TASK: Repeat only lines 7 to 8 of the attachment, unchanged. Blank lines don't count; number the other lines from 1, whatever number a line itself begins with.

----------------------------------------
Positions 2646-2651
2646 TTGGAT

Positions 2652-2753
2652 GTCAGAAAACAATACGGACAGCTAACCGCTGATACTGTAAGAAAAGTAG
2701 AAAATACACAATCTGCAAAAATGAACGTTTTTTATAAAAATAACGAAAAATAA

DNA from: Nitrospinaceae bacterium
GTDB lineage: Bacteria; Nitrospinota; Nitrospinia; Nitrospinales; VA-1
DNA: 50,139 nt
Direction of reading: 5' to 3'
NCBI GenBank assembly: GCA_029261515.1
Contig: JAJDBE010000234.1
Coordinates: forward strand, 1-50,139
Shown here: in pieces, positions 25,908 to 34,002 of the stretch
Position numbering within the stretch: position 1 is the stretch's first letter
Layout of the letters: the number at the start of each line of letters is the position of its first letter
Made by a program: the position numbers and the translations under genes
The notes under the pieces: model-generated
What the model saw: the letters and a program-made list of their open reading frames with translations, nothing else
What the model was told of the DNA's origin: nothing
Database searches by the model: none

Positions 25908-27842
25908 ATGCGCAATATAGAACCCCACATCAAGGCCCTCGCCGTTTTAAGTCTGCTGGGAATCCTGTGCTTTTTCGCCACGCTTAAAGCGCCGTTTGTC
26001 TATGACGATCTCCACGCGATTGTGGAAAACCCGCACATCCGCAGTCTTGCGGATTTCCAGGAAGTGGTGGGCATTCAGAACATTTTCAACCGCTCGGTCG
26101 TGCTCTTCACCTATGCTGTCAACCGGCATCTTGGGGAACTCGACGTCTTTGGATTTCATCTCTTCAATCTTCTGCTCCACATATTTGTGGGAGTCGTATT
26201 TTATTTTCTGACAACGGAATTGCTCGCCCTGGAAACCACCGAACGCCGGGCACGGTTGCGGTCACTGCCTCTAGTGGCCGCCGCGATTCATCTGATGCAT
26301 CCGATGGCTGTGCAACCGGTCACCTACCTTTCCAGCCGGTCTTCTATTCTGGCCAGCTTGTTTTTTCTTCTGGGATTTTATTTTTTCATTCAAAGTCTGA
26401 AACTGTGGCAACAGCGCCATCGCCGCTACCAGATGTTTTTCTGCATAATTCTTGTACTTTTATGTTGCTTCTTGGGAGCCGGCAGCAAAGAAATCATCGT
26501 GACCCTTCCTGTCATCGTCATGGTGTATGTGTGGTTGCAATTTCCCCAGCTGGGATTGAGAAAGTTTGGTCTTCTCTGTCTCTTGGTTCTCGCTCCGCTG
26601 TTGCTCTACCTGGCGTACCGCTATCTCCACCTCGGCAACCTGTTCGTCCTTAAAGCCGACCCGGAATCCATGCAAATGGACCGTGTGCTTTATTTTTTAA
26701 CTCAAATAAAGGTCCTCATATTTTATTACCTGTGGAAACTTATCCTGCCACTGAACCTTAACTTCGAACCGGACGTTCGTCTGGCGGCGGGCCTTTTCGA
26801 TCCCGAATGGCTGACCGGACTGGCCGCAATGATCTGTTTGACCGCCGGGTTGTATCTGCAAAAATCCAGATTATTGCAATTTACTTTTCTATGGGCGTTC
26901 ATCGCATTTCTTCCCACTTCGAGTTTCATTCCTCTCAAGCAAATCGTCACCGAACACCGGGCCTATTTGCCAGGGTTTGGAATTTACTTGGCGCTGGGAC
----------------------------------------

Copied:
GTDB lineage: Bacteria; Nitrospinota; Nitrospinia; Nitrospinales; VA-1
DNA: 50,139 nt